Coastal Mammoth: The Great Seawall Of Japan
In the aftermath of the 2011 earthquake and tsunami, the Japanese government launched several reconstruction projects to rebuild the region devastated by the disaster. Part of the plan includes reconstructing seawalls along the northeastern coast, with a budget of $12 billion. Upon completion, an average of 14 meters of concrete barriers would be erected along the 400km coast, essentially altering the landscape.
The construction has been controversial from the start. While experts and many coastal residents agree new barriers would minimize the damage of future tsunamis, opponents worried that the structure would give people a false sense of security. But the structure poses a question: Is it the future of coastal landscapes beyond Japan? We’re facing more and more extreme weather due to climate change and perhaps gigantic barriers on pristine coasts around the globe would become an inevitable means to combat the rising sea level. It would drastically shift our relationship with the sea, physically and psychologically, should these structures become integral parts of our lives.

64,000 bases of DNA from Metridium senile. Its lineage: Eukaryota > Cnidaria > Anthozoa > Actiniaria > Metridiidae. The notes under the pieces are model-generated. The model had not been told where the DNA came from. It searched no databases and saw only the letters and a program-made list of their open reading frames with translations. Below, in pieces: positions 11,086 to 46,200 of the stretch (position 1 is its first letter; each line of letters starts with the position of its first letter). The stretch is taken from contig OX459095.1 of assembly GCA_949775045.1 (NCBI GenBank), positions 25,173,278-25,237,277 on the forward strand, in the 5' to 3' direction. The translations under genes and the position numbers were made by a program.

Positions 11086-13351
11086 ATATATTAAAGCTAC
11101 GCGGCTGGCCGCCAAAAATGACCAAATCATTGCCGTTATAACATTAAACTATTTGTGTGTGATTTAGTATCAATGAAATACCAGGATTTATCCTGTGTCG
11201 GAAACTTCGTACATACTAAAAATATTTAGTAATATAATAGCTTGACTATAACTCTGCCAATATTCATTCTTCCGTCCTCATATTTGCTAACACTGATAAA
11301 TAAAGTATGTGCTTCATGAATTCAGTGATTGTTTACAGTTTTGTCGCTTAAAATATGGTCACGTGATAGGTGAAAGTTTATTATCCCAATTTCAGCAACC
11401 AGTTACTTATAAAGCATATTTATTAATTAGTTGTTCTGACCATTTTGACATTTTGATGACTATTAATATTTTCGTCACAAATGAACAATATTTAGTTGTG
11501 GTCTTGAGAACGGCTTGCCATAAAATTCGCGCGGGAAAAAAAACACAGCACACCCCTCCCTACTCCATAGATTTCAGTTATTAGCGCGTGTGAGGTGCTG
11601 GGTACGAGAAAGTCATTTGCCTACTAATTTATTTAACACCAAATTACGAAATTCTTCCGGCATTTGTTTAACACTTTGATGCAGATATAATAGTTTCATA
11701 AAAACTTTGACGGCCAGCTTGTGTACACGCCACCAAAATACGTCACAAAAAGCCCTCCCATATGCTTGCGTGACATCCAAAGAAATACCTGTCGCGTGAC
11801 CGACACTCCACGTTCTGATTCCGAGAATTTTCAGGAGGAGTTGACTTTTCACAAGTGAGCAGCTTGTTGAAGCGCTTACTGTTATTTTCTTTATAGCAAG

Nevertheless, these static lines of grey concrete along the coast of northeastern Japan will be forming a new coastline that will irreversibly impact both the environment and its inhabitants in the region. While it may be a legacy born out of the disaster that brought the destruction, these walls remind us of our complex relationship with nature.